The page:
New Years Resolutions: Photoshop

I had three resolutions this year: start blogging more, get better at photoshop, and get better at photography. Its already February 4th and I have only been succeeding at 2 so here is my start on the third.

I have been working on getting better at photoshop and photography (I am not nearly as good as I want to be but I am definitely better than I was a month ago) and I would still categorize myself as a beginner but I am definitely better than I was a month ago.

My biggest goal is to familiarize myself with photoshop and document my progress through my blog so here it goes.

(Also a huge shoutout to my amazing boyfriend, Chris, for walking around in the cold with me and being my subject and also letting me use some of his pictures from his recent vacation.)

Here is the original of the first picture:

IMG_1095

And here is what I did to it:

chris-in-a-tree

I know its not a lot but its definitely more than I could have done a month ago.

With this picture I was trying to get better at using the spot healing brush tool and using image adjustments and while I know there’s no drastic change I would like to think that I’m better at it than I was a month ago.

Here is the original of the second picture I was working on:

IMG_0565

Here is what I did to it:

sunset

With this picture I was trying to get better at filters and I think maybe I did a good job.

These are the first attempts of mine to get more familiar with photoshop and to get better at using it.

I also really want to get better at photography but that one has kind of been on the back-burner since it is still way too cold here to be outside for very long.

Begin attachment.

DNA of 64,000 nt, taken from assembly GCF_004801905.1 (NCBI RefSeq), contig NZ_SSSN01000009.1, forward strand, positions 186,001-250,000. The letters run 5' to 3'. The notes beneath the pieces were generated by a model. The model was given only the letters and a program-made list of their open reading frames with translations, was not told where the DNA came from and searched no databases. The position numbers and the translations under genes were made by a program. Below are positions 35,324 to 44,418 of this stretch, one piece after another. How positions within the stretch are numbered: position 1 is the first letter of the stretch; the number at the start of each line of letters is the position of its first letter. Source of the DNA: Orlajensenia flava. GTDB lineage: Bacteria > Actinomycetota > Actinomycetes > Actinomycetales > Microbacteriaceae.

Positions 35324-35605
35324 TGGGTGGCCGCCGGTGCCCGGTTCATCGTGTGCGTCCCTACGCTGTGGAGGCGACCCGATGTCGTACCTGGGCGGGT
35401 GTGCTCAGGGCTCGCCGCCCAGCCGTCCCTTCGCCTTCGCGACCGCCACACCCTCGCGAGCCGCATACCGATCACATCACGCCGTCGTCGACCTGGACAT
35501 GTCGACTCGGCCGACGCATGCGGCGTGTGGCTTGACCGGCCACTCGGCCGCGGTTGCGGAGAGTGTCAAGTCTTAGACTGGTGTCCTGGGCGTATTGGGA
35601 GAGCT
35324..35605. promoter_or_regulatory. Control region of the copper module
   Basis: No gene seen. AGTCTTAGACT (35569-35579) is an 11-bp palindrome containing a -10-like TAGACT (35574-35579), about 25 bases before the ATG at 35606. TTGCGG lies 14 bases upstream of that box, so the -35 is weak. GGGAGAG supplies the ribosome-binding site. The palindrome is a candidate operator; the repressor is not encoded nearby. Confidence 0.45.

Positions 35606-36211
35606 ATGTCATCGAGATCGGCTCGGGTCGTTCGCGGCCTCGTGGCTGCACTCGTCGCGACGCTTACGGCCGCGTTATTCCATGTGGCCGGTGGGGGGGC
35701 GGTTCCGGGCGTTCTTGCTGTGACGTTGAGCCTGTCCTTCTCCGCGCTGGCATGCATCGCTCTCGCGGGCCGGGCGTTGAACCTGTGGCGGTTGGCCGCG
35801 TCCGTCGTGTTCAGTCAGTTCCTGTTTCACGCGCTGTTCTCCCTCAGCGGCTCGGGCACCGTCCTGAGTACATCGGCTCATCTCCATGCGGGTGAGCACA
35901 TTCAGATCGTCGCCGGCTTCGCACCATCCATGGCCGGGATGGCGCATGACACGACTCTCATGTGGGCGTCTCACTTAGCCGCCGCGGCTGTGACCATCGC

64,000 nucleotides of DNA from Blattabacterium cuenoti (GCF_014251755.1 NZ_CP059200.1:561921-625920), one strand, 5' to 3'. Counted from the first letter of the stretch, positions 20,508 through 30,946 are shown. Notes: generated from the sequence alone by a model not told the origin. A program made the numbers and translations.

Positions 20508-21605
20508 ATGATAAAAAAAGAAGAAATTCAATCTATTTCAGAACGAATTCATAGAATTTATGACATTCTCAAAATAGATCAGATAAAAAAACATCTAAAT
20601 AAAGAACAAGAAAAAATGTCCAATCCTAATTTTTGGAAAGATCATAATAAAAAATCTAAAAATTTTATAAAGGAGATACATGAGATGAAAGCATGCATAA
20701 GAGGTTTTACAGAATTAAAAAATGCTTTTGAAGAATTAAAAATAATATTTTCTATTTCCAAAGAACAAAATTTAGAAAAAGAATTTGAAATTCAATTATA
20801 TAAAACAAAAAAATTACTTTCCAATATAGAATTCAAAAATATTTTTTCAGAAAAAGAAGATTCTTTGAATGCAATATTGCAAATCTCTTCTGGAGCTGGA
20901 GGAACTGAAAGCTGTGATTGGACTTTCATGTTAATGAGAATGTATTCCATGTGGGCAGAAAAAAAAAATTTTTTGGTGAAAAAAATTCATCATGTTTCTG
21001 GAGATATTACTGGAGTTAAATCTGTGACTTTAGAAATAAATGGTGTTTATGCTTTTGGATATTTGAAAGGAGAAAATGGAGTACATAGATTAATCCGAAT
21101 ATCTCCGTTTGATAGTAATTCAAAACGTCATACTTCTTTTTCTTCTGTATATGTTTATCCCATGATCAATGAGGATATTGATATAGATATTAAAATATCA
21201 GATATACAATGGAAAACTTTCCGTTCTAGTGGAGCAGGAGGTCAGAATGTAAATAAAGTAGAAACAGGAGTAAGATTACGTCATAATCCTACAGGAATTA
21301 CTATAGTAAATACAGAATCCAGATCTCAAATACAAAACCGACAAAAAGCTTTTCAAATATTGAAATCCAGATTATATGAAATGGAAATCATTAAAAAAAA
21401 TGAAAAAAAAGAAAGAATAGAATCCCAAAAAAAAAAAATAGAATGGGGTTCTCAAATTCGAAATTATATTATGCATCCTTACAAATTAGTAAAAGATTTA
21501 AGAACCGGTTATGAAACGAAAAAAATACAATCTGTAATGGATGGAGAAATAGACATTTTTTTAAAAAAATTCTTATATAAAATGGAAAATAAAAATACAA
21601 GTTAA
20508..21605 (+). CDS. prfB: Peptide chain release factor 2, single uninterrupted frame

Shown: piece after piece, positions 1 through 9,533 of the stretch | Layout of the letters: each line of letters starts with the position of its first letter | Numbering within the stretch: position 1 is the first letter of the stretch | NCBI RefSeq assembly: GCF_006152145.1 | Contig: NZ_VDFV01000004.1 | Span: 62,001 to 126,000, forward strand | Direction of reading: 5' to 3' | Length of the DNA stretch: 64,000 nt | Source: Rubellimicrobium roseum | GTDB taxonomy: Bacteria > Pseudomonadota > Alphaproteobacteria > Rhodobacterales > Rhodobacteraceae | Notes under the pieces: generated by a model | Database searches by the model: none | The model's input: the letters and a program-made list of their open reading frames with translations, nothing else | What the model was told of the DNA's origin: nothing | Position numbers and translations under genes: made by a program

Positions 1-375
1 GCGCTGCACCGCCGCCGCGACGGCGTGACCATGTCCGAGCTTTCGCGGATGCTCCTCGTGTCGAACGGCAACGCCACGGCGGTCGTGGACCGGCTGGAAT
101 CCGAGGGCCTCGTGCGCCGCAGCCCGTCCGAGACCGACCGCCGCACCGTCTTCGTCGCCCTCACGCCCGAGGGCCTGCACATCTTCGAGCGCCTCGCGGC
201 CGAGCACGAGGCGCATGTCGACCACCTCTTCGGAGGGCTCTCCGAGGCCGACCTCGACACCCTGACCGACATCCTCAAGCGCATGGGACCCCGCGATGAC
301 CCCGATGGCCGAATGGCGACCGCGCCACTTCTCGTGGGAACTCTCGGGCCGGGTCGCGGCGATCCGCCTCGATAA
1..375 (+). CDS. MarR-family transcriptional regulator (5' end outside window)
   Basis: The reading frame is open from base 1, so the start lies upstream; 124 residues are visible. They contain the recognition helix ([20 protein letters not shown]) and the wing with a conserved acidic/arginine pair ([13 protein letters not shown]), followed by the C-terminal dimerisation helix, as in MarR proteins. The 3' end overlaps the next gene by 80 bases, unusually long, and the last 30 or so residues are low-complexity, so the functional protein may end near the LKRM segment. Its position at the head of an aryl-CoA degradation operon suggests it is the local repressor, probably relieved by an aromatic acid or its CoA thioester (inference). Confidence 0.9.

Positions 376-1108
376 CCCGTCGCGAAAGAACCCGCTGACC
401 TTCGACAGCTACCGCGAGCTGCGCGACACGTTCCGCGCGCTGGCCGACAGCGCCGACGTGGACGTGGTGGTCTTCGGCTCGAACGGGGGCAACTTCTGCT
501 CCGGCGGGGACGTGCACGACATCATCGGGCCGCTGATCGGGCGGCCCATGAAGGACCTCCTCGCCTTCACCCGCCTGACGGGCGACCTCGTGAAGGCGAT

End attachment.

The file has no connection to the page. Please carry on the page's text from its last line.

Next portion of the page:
Both photos used were taken by myself or Chris.

Photography Reverse Engineer

Good photography is about more than just taking a picture. It involves elements that add visual interest for the eye. These elements can include a depth of field, rule of thirds, and leading lines. Here are a few examples:

 

Rule of Thirds:

ruleofthirdsexample

https://unsplash.com/photos/RFgO9B_OR4g by Myles Tan

ruleofthirds-drawover

This is an example of the rule of thirds because you have the girl in the field in the foreground then the trees along the shore in the mid-ground, then the ocean and the mountains in the background.

Here is my attempt to recreate the rule of thirds:

IMG_1095

Photo by me

myruleofthirds-drawover

In this picture, in the foreground there is the man, the tree, and the bush. In the mid-ground there is the town and in the background there are the mountains and the clouds.

Leading lines:
leadinglinesexample

Photo: https://unsplash.com/photos/CCD1y0qb8hQ

Photo by: Robert Andall

leadinglines-drawover

In this photo you can see that the lines of the buildings give the photo depth. It makes the street seem like its endless and continues into the background indefinitely.

Here is my attempt to recreate this style:

IMG_1097

Photo by me.

myleadinglines-drawover

In this photo the lines of the field help the buildings in the background appear farther away and like the field goes on indefinitely.

Depth of Field:

depthoffeildexample

Photo: https://unsplash.com/photos/OjVIrvBKWP8

Photo by: Lucas Becker

depthoffeild-drawover

In this photo you can see that the angle of the photo helps you to see the distance of the field of vision. The front of the bridge is in focus while the distant hill is not as much which helps it to see farther away.

Here is my attempt to duplicate the depth of field:

IMG_1096

Photo by me.

mydepthoffeild-drawover

In this photo you can see that the mountains and the clouds in the distance make the picture seem like it goes on indefinitely but you can see as far as humanly possible.

In conclusion photography, and especially good photography, require more than just snapping a picture. Taking into account these elements makes pictures deeper and more visually dynamic.